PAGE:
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About this product
- DescriptionWhy do certain ideas gain currency in ecomics while others fall by the wayside? Paul Krugman argues that the unwillingness of mainstream ecomists to think about what they could t formalize led them to igre ideas that turn out, in retrospect, to have been very good ones. Krugman examines the course of ecomic geograph and development theory to shed light on the nature of ecomic inquiry. He traces how development theory lost its huge initial influence and virtually disappeared from ecomic discourse after it became clear that many of the theory's main insights could t be clearly modeled. Ecomic geography seems to have fared even worse, as ecomists shied away from grappling with questions about space -- such as the size, location, or even existence of cities -- because the terrain was seen as unsuitable for the tools at hand. Krugman's book, however, is t a call to abandon ecomic modeling. He concludes with a reminder of why insisting on the use of models may be right, even when these sometimes lead ecomists to overlook good ideas. He also recaps the discussion of development and ecomic geography with a commentary on recent developments in those fields and areas where further inquiry looks most promising.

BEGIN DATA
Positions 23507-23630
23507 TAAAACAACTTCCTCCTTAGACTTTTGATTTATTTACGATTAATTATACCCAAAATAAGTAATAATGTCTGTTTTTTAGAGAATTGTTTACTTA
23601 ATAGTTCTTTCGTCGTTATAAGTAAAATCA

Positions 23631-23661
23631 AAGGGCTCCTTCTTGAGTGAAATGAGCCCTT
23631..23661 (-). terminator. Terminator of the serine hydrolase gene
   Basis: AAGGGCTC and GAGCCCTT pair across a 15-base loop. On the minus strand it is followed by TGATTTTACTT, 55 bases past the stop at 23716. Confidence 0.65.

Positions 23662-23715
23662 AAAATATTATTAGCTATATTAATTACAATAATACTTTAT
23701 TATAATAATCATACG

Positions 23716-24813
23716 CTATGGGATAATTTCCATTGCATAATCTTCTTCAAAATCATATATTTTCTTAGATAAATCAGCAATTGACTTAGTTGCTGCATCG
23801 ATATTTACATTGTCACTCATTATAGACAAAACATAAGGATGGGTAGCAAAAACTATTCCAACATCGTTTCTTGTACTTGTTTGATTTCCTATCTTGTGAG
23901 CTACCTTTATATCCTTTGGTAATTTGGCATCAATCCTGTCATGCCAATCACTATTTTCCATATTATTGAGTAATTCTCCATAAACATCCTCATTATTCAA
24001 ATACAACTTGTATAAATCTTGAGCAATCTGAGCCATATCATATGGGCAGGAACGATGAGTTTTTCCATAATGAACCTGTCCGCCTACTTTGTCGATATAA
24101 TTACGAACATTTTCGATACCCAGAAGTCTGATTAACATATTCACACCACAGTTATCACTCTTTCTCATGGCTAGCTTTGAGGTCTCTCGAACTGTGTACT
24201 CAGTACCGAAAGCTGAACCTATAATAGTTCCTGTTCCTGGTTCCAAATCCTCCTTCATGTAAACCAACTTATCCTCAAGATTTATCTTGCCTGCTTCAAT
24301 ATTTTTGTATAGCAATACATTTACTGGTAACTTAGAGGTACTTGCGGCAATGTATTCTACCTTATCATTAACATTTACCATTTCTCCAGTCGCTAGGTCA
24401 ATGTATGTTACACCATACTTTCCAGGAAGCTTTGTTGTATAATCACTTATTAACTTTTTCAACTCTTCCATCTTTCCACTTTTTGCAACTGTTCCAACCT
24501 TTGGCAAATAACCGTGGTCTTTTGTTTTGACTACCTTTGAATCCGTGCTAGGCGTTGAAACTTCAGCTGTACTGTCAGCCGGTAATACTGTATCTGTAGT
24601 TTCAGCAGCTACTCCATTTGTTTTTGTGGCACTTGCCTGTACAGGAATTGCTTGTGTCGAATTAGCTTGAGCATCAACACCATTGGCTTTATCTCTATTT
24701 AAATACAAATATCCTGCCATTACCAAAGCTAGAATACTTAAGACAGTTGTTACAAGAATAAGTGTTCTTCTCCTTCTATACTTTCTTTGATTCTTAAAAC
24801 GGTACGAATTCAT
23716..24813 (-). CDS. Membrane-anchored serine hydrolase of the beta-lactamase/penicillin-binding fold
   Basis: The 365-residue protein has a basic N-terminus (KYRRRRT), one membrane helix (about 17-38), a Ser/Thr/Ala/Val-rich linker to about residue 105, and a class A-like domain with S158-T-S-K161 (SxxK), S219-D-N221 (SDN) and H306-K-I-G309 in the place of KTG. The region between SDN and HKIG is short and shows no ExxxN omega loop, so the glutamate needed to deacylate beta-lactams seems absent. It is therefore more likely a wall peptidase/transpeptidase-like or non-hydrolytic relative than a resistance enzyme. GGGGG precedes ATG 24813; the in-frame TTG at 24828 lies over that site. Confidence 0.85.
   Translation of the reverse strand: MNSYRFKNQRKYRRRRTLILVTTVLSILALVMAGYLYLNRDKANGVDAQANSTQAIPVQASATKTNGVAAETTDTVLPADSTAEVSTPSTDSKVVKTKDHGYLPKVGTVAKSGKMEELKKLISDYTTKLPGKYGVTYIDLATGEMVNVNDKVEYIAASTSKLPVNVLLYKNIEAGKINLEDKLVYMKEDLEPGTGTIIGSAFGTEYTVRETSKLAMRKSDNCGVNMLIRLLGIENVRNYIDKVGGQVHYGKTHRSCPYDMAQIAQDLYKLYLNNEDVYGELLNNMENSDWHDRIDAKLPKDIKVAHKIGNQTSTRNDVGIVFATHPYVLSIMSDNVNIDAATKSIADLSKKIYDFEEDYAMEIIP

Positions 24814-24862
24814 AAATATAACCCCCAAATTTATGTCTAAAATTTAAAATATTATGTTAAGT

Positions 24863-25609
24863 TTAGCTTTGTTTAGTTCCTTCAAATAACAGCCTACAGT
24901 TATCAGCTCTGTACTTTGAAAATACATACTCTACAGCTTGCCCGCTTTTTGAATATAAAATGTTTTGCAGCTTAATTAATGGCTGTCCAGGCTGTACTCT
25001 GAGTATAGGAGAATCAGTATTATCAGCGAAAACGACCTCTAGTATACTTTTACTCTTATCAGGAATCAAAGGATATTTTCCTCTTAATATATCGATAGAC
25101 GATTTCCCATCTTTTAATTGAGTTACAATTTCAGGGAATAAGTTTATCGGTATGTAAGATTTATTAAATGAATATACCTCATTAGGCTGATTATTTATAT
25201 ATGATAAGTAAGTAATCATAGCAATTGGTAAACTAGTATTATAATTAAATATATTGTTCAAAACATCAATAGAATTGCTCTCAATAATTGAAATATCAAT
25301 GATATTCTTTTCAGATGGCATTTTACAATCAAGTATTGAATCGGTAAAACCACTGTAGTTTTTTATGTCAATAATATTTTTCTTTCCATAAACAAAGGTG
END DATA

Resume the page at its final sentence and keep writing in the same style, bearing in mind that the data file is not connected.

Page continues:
- Author BiographyPaul Krugman is Professor of Economics and International Affairs at Princeton University and a New York Times columnist. He was awarded the Nobel Prize for Economics in 2008.
- Author(s)Paul R. Krugman
- PublisherMIT Press Ltd
- Date of Publication30/09/1997
- Series TitleOhlin Lectures
- Place of PublicationCambridge, Mass.
- Country of PublicationUnited States
- ImprintMIT Press
- Content Note4
- Weight158 g
- Width134 mm
- Height198 mm
- Spine10 mm
- Format DetailsTrade paperback (US)
- Interest AgeFrom 18
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